We are overworking​ students

The average high schooler has approximately two hours of homework every night. This, along with a grueling eight hour school day, pins a students work week at approximately fifty hours. The average amount of work expected from an adult is forty; and anything above is seen as overtime. This begs the question: when kids should be enjoying their time in school, why is our system working them more than most adults? 

There’s no question that the U.S has a severe mental health crisis on its hands. There’s an increasing rate of adolescents committing suicide and mass shootings, and the numbers just keep piling up. Many of us high schoolers have known someone who has experienced these unfortunate events firsthand. 

One of the reasons for this uptick, I believe, is the workload. Homework uproots stress from school and brings it home to the dinner table. Not to mention, homework has questionable use, and inadvertently causes gender inequality (though that’s a discussion for another time). Why are we making our students work overtime? Shouldn’t we be teaching our students how to have a balance between their school and social lives? This all has circled back to educational norms.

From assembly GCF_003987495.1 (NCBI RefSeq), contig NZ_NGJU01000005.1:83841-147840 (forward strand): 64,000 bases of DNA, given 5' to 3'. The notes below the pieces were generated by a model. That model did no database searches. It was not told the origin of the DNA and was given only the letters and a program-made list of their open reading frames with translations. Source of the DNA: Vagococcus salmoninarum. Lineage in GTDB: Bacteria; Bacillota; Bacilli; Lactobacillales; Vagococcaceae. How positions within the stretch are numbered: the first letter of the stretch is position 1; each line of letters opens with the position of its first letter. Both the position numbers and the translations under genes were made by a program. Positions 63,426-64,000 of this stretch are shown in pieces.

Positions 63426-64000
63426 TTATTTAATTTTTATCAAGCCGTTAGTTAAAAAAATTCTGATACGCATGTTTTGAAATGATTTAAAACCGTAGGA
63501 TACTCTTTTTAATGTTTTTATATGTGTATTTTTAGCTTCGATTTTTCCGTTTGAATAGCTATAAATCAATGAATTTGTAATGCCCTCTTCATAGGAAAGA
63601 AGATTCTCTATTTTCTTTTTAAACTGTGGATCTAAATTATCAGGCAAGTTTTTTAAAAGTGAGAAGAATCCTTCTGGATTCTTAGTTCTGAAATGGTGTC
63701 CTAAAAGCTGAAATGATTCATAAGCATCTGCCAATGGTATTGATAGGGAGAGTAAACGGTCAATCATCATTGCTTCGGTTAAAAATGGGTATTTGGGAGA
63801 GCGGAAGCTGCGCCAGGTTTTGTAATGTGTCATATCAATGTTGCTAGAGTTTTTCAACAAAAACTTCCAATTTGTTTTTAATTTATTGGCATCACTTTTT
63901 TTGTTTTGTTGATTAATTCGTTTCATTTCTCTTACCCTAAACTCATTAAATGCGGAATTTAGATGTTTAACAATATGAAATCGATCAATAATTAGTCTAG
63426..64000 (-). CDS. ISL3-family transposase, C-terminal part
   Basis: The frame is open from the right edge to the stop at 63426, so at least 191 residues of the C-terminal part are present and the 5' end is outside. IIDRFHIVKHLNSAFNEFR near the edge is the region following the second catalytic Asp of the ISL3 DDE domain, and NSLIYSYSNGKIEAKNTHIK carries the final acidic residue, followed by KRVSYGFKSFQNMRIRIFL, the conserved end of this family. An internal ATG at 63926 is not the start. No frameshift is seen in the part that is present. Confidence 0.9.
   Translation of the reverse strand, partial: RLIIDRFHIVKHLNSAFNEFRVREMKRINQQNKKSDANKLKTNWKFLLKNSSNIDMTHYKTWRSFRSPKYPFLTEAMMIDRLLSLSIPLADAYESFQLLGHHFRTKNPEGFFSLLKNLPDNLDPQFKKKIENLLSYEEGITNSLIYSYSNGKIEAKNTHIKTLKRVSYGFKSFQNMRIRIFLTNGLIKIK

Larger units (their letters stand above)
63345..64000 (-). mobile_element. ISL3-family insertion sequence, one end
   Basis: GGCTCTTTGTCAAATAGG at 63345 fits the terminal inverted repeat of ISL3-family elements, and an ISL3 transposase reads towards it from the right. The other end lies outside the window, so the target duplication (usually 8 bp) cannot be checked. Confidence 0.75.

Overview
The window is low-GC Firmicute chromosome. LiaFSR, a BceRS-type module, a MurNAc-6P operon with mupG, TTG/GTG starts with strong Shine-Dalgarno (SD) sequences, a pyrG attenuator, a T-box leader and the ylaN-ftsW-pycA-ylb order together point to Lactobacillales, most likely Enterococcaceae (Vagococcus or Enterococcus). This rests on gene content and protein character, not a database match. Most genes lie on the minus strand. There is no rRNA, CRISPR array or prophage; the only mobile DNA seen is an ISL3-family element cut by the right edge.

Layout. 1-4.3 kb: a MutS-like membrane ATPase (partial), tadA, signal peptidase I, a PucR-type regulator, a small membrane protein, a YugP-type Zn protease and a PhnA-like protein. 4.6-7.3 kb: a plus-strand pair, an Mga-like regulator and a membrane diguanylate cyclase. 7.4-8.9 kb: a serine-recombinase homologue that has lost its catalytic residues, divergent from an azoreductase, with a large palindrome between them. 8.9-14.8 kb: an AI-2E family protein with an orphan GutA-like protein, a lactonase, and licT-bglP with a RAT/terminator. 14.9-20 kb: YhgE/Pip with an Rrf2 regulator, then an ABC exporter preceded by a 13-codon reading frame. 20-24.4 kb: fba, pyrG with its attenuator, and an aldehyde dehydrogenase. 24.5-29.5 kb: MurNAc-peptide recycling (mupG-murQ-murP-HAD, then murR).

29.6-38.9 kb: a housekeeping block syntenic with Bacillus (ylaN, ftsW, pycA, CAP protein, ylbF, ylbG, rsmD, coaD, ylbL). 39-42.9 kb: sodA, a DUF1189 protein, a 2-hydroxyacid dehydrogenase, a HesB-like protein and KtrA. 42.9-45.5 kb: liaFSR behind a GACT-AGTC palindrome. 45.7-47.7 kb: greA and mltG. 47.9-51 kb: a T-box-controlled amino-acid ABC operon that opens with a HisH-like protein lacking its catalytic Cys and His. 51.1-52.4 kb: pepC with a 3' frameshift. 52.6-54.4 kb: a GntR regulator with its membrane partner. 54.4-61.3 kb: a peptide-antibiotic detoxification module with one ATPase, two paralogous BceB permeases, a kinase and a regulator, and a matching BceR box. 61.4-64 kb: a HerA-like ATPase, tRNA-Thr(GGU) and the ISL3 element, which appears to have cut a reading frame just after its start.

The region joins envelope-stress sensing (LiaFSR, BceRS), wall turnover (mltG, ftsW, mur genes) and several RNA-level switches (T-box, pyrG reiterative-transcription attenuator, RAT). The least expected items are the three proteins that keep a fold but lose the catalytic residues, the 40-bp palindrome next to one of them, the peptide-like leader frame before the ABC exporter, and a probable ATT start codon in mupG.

Educational norms are keeping inequality and inefficiency alive for the sake of tradition. Real steps must be taken to modernize the educational system from the classroom upward. If we can get away from the factory model of schools, and get students thinking out of the box, we won’t just make the U.S more successful; we’ll make the world more productive and innovative. By modernizing schools we can help bump our education system to the top, and better equip our students to pursue whatever they please in the global economy.

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